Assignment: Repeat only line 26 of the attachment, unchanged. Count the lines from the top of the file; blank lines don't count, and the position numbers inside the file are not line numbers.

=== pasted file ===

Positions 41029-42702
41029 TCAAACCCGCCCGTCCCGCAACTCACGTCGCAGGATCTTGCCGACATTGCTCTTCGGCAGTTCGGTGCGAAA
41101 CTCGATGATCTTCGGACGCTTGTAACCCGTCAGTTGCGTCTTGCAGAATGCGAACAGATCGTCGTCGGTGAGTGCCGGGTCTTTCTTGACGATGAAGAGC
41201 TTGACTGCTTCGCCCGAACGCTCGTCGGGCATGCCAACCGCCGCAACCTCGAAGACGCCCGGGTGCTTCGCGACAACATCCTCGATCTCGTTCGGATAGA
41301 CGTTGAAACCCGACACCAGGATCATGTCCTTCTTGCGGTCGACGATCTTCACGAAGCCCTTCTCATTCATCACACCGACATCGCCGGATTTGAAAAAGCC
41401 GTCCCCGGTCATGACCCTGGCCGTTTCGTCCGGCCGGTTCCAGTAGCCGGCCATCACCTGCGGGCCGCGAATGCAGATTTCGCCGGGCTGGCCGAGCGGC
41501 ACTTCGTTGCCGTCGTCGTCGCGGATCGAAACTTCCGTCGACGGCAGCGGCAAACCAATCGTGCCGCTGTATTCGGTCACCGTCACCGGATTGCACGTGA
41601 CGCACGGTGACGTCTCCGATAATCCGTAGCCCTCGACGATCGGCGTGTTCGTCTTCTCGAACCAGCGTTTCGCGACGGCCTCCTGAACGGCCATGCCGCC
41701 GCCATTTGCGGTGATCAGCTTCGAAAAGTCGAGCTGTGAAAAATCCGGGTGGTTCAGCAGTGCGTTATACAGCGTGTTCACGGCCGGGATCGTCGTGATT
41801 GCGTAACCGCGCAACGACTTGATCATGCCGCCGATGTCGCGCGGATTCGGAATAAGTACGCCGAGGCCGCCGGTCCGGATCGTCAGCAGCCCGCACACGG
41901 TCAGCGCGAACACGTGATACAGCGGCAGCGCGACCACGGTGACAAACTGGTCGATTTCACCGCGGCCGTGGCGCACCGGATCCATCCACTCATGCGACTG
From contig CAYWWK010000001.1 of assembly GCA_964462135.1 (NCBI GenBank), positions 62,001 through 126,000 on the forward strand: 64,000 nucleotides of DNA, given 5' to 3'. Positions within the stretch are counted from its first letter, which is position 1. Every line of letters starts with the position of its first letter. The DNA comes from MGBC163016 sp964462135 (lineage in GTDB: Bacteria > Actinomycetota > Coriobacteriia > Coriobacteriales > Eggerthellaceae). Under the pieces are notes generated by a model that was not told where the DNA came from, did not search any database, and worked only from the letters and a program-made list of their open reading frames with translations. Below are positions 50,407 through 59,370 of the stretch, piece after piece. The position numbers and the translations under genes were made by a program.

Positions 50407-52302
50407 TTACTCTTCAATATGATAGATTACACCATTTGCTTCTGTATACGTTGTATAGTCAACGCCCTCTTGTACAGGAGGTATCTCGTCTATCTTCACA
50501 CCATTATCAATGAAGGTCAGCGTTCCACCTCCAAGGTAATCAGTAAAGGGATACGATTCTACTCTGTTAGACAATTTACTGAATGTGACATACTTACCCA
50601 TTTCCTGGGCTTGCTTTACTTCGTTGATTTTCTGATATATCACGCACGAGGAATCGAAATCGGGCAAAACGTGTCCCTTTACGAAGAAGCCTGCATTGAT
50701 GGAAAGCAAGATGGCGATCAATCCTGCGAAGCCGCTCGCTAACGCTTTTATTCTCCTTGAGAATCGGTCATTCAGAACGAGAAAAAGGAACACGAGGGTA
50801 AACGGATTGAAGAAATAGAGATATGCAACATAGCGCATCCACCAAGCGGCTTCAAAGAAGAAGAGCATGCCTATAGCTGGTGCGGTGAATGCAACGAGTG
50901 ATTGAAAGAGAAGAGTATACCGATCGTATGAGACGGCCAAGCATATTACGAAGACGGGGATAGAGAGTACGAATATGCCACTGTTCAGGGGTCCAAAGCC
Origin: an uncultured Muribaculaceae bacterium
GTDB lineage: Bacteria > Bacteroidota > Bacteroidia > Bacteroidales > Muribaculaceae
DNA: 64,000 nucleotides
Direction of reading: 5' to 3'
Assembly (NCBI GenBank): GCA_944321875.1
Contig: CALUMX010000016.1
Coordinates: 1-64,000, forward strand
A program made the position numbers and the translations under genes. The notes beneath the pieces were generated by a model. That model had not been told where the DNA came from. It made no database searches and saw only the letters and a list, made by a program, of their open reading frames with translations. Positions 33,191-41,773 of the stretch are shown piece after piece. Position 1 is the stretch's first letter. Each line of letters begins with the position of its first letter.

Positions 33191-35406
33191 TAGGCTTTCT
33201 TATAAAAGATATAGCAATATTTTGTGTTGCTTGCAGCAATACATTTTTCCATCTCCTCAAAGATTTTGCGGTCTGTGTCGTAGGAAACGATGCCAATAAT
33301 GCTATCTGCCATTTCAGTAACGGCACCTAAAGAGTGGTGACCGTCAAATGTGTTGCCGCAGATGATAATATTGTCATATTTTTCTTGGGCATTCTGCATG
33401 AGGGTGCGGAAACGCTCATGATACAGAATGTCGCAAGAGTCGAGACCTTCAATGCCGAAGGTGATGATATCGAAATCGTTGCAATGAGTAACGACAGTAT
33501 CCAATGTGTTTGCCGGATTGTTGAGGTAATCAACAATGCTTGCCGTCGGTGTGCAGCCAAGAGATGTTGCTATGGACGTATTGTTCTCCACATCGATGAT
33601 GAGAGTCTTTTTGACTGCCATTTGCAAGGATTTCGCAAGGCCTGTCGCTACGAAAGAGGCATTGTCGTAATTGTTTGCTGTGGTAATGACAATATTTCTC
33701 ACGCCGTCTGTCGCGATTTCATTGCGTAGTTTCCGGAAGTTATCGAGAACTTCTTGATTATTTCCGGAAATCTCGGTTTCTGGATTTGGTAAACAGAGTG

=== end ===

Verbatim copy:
Coordinates: 1-64,000, forward strand